Hope Valley resident’s education was ‘for the birds’

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He’s set to graduate from URI May 20 with wildlife conservation degree

KINGSTON, R.I. – May 8, 2007 – University of Rhode Island senior Malcolm Grant’s best days are those spent outdoors – kayaking, camping, backpacking and observing wildlife.

“My dad influenced me to pursue a career in natural resources, and my mom got me interested in birds during my freshman year,” said the wildlife and conservation biology major from Hope Valley who will graduate from URI on May 20.

His outdoor skills and passion for wildlife led Grant to a series of exciting summer jobs that provided him with close-up encounters with a wide range of wildlife, especially birds. He spent two summers working for the Rhode Island Department of Environmental Management’s Division of Fish and Wildlife monitoring the osprey population in Rhode Island and trapping small mammals to assess their population distribution. Another summer at DEM found him surveying freshwater fish populations in the state.

“Last summer I worked for the U.S. Fish and Wildlife Service in Massachusetts conducting various research, which included traveling around to offshore islands to survey birds,” Grant said. “Nomans Land Island National Wildlife Refuge is a small island with hardly any trees on it but a lot of nesting seabirds. We did bird surveys, counted eggs and chicks, and we even did a perimeter walk around the island, which used to be a Navy bombing range, to record the location of unexploded ordinance.”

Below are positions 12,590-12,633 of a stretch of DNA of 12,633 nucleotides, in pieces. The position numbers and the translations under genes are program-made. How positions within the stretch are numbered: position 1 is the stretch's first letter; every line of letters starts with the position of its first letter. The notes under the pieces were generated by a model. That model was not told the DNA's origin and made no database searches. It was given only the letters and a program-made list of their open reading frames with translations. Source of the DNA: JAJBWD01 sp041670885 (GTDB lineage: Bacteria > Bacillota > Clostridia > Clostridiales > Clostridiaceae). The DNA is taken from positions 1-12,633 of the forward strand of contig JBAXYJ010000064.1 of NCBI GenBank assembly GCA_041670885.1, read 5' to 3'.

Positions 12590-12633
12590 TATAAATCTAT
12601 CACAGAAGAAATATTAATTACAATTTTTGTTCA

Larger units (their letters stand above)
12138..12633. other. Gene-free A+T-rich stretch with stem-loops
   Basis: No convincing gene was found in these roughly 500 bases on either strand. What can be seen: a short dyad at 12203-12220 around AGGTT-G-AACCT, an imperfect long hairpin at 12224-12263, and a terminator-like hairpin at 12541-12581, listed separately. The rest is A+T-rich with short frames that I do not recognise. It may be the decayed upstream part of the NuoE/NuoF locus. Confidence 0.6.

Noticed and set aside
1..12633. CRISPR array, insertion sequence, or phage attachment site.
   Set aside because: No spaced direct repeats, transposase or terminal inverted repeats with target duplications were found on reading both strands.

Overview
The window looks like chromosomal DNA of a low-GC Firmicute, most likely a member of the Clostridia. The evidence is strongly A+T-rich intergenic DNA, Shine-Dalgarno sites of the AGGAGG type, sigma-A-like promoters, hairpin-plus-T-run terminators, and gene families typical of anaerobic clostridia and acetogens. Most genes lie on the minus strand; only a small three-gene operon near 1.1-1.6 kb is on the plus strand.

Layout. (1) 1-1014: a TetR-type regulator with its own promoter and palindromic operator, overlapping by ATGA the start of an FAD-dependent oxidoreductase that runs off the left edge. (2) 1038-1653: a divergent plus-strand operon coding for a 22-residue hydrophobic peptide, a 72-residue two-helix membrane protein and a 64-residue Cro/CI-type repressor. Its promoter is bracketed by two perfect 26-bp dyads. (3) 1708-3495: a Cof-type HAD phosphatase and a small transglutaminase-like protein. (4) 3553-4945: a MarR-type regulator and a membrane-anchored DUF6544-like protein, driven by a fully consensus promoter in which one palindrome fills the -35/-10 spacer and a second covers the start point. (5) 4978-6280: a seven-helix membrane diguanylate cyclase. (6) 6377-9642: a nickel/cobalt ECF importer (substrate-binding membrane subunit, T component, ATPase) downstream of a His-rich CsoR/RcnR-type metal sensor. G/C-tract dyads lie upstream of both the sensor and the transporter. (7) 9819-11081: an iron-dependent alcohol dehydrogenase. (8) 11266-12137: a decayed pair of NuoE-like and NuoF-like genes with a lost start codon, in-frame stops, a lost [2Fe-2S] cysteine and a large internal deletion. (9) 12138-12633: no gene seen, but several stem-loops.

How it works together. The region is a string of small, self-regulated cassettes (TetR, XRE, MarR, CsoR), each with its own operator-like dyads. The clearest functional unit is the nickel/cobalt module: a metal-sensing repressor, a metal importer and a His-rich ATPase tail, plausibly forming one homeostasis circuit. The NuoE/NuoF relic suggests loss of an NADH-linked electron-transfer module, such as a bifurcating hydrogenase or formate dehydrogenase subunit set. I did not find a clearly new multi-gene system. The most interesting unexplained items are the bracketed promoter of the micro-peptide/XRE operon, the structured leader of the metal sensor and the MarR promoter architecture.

The experience he gained in his summer jobs translated into academic and extracurricular success. As a member of the URI chapter of the Wildlife Society, he captained a team of students in a wildlife biology quiz bowl competition against universities from throughout the Northeast, and he led the team to the championship.

“There were four people on each team, and I wasn’t sure that I was even going to participate,” he said, “but someone suggested that I enter because I guess I know a lot of random facts about wildlife and conservation.”

With graduation approaching, Grant is trying to figure out plans for his future.

“I know I want to go to graduate school some day, but I don’t know where and I don’t know when. But it’s a goal,” said the URI student who received a scholarship from the Weekapaug Foundation for Conservation, among others.

This summer he has lined up what may be his most exciting wildlife experience yet: a job with the National Audubon Society restoring seabird populations to eight islands off the coast of Maine.

“They’ve re-established puffin colonies on some of the islands, and now they’re monitoring and measuring the productivity of the colonies, trying to bring back other birds like murres and razorbills,” Grant explained. “I’ll be a research assistant, helping out with all of these projects, and camping out on the islands for two or three weeks at a time. I’ll even get to stay in a historic lighthouse on one of the islands.

“After that, I’ll start getting serious about grad school,” he added.

URI News Bureau Photo by Michael Salerno Photography.